Religion in the Western world, which has predominantly grown from its Abrahamic origins, has likewise seen the universe as having a definitive “starting moment,” when God — who is beyond time — created it.
While the harshest critics of science and religion would like to draw distinctions between themselves, there can be no doubt that as society developed, the two informed each other.
Aware of it or not, early scientists were operating from the common-sense notion of time inherited from the Abrahamic traditions, which saw a necessity for something to act as a “beginning event” from which all other events followed.
This type of thinking also impacts the way we go about living our daily lives, though it is hard to become aware of the myriad ways that this is so.
For instance, we place an undue amount of attention on our past in order to understand ourselves and where we come from, and an undue amount of attention on the future because we are scared of uncertainty and what might happen to us at some later point in time, either to our eternal souls which will persist beyond death (if you believe in such things) or to our living body here on Earth.
An argument has also been put forth that the function of the mind — which became more highly evolved in humans relative to our animal kin — has to do with learning from the past to predict the future, which assisted our species with surviving in it’s harsh starting conditions.
In other words, the evolution of more advanced thinking about the past and the future gave rise to a better “trial-and-error” method for learning about — and surviving in — our environment.
This knowledge can help us contemplate whether there really only is a present moment.
What was our experience of being alive like before our brains had the more advanced capability of remembering the past and predicting the future?
That’s an interesting topic, and one that I’ll leave for you — dear reader — to contemplate on your own.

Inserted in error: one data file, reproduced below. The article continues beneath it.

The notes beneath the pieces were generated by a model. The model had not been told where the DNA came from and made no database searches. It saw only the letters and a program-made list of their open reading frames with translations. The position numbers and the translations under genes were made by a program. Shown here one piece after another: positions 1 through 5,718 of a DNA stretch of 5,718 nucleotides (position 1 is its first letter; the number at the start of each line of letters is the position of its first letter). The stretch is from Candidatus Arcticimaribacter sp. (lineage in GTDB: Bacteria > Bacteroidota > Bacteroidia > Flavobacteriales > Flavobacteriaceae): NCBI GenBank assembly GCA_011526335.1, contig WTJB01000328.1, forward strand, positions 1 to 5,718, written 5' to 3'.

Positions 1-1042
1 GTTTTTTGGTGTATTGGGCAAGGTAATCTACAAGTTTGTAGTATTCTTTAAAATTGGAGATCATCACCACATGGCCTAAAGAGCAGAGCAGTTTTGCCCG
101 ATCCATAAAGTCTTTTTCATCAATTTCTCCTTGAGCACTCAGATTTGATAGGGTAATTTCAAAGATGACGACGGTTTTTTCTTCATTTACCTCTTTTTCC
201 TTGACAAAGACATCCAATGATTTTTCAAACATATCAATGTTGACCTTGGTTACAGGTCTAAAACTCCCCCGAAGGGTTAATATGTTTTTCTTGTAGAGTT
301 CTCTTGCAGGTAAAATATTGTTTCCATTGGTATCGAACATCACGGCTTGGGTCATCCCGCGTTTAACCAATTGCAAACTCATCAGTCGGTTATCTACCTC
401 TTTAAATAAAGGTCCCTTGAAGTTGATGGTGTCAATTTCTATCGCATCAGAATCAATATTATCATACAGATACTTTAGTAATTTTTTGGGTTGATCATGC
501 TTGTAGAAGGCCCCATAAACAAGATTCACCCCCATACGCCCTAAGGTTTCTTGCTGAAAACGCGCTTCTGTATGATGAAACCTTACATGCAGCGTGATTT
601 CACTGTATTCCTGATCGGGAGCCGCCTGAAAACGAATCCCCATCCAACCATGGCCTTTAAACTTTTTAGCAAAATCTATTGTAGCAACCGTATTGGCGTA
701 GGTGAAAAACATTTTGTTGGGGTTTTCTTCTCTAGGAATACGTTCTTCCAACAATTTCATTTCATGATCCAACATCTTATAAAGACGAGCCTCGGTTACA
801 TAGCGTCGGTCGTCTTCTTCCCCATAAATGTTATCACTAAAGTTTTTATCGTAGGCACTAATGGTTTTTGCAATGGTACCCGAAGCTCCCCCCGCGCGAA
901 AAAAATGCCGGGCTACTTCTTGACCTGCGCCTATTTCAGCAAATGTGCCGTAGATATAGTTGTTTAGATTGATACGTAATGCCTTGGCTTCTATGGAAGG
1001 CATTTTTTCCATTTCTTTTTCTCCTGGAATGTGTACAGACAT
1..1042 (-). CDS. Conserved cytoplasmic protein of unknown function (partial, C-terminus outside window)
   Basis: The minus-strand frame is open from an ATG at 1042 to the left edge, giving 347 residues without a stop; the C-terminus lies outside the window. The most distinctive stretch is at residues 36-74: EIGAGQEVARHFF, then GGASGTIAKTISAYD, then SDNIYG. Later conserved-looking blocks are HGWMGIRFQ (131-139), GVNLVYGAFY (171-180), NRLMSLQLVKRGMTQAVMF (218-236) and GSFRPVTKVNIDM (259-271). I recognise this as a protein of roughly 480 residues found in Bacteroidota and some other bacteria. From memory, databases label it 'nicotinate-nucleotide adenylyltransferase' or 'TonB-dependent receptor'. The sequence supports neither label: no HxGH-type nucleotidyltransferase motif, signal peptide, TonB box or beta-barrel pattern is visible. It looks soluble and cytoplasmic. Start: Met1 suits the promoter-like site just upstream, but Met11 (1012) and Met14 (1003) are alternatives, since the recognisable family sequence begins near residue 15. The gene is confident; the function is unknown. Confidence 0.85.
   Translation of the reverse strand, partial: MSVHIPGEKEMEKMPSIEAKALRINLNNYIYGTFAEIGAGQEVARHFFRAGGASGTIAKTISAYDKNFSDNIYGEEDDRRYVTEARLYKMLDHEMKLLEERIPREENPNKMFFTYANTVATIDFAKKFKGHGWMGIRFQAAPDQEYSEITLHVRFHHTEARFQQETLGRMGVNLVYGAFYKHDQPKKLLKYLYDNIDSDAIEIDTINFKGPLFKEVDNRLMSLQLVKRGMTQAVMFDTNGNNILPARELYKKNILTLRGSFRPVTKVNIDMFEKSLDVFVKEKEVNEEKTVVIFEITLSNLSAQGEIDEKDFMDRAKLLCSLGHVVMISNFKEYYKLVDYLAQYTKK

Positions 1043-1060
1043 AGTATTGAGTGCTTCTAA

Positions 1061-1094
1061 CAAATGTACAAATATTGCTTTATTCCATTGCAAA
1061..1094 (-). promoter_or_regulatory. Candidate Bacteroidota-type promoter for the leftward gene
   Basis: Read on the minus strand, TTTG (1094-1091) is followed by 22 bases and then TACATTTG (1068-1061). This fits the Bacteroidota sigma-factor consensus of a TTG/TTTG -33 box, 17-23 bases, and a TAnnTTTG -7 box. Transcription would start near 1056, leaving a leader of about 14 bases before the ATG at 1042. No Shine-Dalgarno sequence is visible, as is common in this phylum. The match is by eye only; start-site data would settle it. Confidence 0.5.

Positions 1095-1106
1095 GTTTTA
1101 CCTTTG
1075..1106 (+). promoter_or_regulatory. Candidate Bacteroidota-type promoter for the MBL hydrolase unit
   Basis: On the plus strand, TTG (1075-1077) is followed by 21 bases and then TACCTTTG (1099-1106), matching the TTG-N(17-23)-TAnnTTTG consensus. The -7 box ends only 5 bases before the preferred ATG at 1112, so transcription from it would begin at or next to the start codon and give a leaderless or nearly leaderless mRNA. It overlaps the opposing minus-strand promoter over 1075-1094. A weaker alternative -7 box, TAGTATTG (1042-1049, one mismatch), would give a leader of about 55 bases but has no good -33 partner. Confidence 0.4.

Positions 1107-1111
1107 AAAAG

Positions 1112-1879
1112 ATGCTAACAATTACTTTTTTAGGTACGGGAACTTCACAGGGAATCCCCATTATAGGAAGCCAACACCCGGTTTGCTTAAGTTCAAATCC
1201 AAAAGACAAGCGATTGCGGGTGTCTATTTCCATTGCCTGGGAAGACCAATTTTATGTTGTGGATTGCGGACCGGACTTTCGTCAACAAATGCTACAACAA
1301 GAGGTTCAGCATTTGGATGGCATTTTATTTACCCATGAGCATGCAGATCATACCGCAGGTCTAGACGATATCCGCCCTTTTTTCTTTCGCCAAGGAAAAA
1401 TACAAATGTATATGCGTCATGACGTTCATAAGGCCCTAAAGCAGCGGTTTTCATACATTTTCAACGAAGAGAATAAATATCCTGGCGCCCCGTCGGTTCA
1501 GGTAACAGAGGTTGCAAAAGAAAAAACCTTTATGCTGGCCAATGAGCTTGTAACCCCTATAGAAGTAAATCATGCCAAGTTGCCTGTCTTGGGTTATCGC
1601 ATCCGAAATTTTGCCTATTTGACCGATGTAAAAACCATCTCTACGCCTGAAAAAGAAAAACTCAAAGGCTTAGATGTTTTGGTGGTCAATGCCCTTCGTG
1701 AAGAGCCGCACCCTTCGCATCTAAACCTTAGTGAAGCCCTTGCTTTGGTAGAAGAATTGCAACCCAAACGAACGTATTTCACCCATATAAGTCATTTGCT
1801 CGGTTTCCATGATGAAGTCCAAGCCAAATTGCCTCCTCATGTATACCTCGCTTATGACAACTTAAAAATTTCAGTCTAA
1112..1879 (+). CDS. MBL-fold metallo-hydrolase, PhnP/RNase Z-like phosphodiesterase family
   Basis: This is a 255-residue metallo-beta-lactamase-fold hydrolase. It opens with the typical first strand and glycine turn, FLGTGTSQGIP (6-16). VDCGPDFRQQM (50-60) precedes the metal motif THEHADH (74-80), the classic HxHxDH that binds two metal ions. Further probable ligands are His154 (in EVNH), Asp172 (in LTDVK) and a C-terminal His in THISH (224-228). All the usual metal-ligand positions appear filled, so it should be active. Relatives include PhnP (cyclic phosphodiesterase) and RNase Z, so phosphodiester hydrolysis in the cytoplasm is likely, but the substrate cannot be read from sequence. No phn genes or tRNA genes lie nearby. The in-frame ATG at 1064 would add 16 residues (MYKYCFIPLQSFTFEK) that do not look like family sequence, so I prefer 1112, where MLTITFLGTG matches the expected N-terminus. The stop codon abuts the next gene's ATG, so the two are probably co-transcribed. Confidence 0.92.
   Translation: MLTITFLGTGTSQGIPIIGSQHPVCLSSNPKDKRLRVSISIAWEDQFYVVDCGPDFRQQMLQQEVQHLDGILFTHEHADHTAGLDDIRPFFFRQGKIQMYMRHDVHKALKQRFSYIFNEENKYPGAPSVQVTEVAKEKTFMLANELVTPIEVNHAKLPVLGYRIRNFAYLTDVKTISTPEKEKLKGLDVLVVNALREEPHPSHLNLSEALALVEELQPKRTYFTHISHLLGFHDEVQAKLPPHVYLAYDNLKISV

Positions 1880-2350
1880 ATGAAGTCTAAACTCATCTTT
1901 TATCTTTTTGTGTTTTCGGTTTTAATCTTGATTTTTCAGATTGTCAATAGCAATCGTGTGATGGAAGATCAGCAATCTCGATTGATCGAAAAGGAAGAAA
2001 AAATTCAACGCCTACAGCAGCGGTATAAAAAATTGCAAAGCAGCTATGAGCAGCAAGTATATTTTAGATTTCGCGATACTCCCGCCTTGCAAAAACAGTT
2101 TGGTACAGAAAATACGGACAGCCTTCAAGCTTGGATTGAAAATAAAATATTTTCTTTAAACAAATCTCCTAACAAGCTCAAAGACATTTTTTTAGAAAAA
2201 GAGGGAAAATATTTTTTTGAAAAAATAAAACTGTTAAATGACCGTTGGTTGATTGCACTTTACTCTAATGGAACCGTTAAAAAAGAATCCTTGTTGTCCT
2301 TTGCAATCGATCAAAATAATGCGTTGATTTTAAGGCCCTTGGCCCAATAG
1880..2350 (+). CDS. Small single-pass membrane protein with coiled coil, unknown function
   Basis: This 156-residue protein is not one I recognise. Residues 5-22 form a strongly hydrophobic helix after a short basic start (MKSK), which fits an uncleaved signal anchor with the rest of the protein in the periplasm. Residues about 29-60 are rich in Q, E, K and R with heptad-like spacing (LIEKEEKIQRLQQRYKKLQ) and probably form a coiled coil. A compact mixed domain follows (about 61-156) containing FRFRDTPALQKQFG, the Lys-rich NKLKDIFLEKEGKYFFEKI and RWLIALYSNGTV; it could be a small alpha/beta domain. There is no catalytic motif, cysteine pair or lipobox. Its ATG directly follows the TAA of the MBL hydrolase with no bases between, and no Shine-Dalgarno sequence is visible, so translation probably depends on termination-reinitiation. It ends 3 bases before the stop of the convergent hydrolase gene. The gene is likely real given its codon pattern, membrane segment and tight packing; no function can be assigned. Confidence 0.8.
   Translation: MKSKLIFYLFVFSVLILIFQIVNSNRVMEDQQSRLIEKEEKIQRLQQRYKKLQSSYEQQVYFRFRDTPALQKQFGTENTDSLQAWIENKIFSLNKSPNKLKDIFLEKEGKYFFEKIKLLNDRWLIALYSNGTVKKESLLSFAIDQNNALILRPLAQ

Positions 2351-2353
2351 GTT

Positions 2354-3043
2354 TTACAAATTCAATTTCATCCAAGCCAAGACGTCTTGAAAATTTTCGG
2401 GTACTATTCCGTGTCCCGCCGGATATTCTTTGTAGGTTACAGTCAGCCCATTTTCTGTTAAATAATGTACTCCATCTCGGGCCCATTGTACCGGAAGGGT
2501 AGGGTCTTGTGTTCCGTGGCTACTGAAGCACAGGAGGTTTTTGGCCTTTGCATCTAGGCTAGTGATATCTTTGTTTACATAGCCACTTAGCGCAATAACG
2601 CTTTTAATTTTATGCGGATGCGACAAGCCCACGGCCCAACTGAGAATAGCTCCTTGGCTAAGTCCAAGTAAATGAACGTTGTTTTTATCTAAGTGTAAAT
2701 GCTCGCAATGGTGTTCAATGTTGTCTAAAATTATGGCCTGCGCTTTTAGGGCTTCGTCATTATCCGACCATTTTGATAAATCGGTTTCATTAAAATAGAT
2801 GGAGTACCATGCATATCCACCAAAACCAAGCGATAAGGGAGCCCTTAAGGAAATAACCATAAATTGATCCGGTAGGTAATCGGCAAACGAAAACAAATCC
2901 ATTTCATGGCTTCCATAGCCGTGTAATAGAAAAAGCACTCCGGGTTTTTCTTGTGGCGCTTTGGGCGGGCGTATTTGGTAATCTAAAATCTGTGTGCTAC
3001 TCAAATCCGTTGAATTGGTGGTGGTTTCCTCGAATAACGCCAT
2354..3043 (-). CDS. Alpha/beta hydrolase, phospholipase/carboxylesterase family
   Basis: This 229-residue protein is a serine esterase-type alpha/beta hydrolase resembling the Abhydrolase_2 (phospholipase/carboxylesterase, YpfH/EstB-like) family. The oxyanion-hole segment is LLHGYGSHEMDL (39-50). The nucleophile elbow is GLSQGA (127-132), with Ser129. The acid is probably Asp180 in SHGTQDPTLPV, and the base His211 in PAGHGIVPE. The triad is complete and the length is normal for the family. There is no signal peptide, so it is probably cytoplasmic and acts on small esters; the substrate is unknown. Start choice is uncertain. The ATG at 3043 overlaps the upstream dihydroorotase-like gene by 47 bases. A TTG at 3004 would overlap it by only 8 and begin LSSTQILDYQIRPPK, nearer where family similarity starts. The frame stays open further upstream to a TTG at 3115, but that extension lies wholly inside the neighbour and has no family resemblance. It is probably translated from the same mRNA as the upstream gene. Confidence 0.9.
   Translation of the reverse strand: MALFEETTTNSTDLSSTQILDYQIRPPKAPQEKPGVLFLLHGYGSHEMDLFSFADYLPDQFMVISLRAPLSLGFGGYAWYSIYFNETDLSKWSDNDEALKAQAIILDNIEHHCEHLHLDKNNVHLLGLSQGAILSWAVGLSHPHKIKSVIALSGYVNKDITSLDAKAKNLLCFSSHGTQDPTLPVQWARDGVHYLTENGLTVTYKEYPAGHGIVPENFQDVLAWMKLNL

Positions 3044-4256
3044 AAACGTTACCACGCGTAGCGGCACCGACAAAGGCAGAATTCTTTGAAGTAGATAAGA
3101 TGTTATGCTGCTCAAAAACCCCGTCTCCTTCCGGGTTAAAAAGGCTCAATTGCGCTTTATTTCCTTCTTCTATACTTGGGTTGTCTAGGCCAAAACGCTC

It would be unfair to explore this perspective on time, however, without contemplating the counter-perspective.
I suppose one could say that the past is “real” because we are still, individually and collectively, suffering from the pains of our past.
This is often why people struggling with trauma or unresolved pain retaliate against those saying to “forget about it and live in the present” in a somewhat emotionally heated way.
They don’t like being told that what happened to them is somehow “fiction” because it’s in the “past” and that all they have to do is somehow figure out how to live “in the moment.”
This is an understandable response, but of course, we could very easily shift our perspective to reconcile these two seemingly divergent worldviews.
We could choose to see this as a quirk of language which produces a misunderstanding on the part of both parties.
One person says that the present is all there is and that the past has to be let go of in order to enjoy it fully, whereas another says that the past is still affecting them and preventing them from living in the present.
In reality, their pain is not felt “in the past,” it is felt in the present. Trauma is really a physiological response of the body that is sustained long after the initial traumatizing event(s) have been experienced.
It’s not so much a past event that is continuing to cause pain, it is the body’s present-moment physiology that continues to sustain that pain.
It might seem like this is a meaningless word game, but the goal of therapy is to truly get people back into a state of mind where they feel like they enjoy life on a day-to-day basis (one might even say present-moment basis) again, rather than being forced to relive the pain they experienced in the past.
To do that, we need to understand how to treat things like trauma as an illness manifesting in the present moment, and that often involves helping patients redefine their perspectives on the past and future so as to live more fully in the moment.
But I suppose this has become a digression.
The point I am trying to make is that it’s possible to simultaneously believe that the past is no longer real while acknowledging the pain that lingers in the present from something that happened in the past — which, of course, was the present when it was happening.
Even memories are present-moment physiological phenomena that remind us in some way of what the moment was like when it was different.
But the key thing to remember here is that everything that happens always happens in the present — events cannot happen “in the past” or “in the future.”
Once the present moment changes, what it once was is gone and cannot determine anything — unless we allow it to through our own thinking and behavioral patterns.
This isn’t to suggest that we ought to be dismissive towards people who take the point-of-view that the past is the cause of their current pain.
In other words, this notion that it’s “all in your head” has no merit, as our “head” is a part of our physical body which is constantly giving rise to complex processes that determine whether our moment-to-moment experience of life is pleasant, negative, or somewhere in-between.